The CCP’s hostile attention on the CAG, however, did not diminish. On the contrary, 2020 saw the distribution of several CCP confidential documents, announcing a 3-year plan that should lead to the “utter annihilation” of the CAG in China, and even harass its communities abroad. The all-powerful Central Political and Legal Affairs Commission of the CCP directly took the lead in calling for the extermination of the religious movement, with a language clearly indicating genocidal intentions.
These were not idle words. The report states that “incomplete statistics” indicate that 42,807 CAG members were persecuted in different ways in China. 7,055 were arrested, 5,587 were subjected to torture or psychological pressures to compel them to renounce their faith, 1,098 received prison sentences (in 360 cases, of three years or more, while 57 decisions carried a jail term of more than seven years and 3 of more than ten years), and 21 died as a result of the persecution. 71-year-old Xiang Chen died in jail on December 6, 2020, while she was serving her sentence as a CAG member. Her body showed signs of malnutrition and torture. 77-year-old Yang Fengying committed suicide on March 10, 2020, after having been interrogated and tortured countless times by police who wanted to learn the whereabouts of her daughter, a CAG missionary.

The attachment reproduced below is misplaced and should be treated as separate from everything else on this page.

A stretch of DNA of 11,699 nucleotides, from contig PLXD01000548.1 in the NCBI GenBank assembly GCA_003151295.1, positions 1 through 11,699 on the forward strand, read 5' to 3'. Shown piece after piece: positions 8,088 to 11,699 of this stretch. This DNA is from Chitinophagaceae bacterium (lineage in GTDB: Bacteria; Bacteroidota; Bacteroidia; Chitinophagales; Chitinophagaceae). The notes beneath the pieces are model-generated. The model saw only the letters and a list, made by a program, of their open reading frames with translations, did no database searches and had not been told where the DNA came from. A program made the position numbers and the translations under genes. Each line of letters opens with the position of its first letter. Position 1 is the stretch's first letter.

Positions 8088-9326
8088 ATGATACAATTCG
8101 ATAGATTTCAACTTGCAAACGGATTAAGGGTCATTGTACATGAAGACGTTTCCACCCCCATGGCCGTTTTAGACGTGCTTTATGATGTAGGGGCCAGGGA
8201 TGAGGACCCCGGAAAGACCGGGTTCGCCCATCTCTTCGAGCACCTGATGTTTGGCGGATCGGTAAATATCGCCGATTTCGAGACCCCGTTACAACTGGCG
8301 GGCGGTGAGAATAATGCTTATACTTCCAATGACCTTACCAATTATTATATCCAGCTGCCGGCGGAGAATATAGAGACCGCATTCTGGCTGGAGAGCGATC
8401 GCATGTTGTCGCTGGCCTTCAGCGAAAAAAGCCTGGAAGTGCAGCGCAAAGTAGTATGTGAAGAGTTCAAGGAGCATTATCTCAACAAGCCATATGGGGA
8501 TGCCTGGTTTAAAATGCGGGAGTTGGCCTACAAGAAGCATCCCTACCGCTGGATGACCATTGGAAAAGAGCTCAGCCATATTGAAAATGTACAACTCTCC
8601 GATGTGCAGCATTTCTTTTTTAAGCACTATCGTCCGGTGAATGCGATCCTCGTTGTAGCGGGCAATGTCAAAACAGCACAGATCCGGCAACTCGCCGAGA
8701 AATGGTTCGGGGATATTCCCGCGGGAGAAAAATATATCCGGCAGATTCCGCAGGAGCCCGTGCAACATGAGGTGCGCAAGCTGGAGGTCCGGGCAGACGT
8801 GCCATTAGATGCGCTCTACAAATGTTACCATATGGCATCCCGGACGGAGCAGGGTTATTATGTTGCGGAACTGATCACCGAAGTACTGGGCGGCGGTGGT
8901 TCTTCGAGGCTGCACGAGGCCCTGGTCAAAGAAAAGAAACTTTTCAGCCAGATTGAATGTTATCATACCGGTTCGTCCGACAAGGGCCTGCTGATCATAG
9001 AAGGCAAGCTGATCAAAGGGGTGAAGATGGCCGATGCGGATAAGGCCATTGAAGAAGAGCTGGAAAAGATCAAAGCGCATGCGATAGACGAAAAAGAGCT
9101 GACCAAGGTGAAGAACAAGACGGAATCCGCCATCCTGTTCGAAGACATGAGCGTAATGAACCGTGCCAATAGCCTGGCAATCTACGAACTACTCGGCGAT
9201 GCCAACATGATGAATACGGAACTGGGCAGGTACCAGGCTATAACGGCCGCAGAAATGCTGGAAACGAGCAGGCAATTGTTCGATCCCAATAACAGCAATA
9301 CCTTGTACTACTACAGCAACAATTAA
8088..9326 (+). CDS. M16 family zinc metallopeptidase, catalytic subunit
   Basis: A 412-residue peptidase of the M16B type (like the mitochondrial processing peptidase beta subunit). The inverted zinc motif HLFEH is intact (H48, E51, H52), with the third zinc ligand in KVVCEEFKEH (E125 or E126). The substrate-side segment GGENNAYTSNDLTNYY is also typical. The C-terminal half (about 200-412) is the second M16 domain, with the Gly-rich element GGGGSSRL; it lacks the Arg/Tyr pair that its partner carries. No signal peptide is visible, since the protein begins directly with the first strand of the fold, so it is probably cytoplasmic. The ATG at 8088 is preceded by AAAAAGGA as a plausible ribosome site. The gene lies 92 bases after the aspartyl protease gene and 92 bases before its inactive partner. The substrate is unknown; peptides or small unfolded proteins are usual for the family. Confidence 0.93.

The situation of CAG members in jail worsened because of April 2019 CCP directions asking prison personnel to increase the rate of successful “transformations,” i.e., deprogrammings of CAG members who would sign statements that they had renounced their faith. No effort is spared to achieve the quotas, as the prison guards’ careers depend on them. Some CAG devotees died because of the unbearable physical and psychological pressures. In some jails, violent prisoners detained for common crimes, nicknamed “escorts,” were incited to sexually abuse CAG members until they would sign the statements.